Sunday, 23 Jul 2017

Bangla Version

Malaria cases decrease sharply in Bangladesh

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Health Desk—April 23, 2017: Bangladesh has made a significant progress for preventing malaria cases in the past three years and it has set a target of eliminating the mosquito-borne infectious diseases by 2030.

In 2014, the number of malaria cases in the country was 57,480 while the figure of the disease stood at 39,719 in 2015 and 27,737 in 2016, Dr MM Aktaruzzaman, program manager of National Malaria Control Program (NMCP), told a press conference in the capital on Sunday.

The NMCP and BRAC in cooperation with WHO organized the press conference on the occasion of World Malaria Day to be celebrated on April 25. This year's theme of the day has been fixed as "End Malaria For Ever".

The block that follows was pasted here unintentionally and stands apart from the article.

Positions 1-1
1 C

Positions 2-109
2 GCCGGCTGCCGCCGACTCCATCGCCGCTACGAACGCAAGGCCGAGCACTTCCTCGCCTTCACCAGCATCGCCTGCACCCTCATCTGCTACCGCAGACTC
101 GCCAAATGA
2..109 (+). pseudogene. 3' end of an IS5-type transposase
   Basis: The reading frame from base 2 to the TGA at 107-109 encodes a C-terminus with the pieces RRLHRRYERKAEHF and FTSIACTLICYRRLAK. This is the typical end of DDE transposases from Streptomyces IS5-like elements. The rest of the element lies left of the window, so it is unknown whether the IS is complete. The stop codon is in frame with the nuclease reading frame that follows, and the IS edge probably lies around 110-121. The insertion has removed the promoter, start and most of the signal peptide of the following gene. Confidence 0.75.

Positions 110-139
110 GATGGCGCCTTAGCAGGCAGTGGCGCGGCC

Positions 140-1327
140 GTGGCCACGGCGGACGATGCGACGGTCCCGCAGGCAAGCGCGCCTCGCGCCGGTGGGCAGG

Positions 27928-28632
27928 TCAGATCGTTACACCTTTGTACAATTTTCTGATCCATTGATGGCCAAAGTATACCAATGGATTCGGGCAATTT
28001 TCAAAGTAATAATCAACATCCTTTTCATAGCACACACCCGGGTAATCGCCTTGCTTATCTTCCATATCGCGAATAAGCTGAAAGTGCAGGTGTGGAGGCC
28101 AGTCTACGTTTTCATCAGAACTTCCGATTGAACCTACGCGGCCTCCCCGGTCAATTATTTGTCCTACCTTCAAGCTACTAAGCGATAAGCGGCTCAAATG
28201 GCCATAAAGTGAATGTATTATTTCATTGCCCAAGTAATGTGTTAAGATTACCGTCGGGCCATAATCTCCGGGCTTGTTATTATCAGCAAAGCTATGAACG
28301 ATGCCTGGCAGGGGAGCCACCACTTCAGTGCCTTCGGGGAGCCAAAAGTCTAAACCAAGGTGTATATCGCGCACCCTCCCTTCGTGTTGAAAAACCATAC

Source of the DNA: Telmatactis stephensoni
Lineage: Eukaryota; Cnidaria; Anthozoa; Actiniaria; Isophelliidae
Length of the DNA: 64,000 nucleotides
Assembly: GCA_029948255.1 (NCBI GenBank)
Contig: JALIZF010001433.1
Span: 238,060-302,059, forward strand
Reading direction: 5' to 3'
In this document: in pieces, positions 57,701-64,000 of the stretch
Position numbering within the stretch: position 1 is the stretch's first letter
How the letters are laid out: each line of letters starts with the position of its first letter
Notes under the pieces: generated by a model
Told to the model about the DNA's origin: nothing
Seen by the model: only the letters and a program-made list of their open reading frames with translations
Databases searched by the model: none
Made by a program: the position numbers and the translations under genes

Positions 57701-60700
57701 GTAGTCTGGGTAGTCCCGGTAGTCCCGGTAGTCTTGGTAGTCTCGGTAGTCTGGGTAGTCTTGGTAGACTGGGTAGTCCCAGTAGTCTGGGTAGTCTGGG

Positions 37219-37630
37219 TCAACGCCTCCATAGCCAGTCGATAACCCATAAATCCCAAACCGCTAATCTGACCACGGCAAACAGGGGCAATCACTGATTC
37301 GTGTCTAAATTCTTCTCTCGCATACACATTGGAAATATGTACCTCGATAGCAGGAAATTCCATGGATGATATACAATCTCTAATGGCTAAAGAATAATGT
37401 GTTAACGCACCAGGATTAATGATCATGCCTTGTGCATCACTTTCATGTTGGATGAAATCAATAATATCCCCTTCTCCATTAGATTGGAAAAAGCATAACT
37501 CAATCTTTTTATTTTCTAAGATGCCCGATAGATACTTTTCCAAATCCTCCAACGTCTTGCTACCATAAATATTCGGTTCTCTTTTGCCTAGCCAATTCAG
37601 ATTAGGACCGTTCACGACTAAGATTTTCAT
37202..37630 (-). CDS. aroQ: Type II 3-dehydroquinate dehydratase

Director General of Directorate General of Health Services (DGHS) Prof Dr Mohammad Abdul Kalam Azad, Director of Disease Control and Line Director of Communicable Diseases Control of DGHS Prof Dr Sanya Tahmina, physicians and representatives of local and international organizations, among others, addressed the press conference.

Prof Azad said, "We have achieved a significant progress for declining of prevalence rate of malaria cases in the country in the past couple of years as a result of sincere efforts and strong commitment of the government."

Thirteen districts -- Rangamati, Khagrachari, Bandarban, Cox's Bazar, Chittagong, Sunamganj, Moulvibazar, Sylhet, Habiganj, Netrokona, Myminsingh, Sherpur and Kurigram - are most malaria endemic districts in the country, Dr Akhtaruzzaman said.

Among 13 districts, Rangamati, Khagrachari and Bandarban contribute 93 percent of total case burden of malaria disease, he added.

Malaria is a mosquito-borne infectious disease affecting humans and other animals caused by parasitic protozoans belonging to the Plasmodium type. Malaria causes symptoms that typically include fever, feeling tired, vomiting, and headaches. In severe cases it can cause yellow skin, seizures, coma, or death Symptoms usually begin ten to fifteen days after being bitten.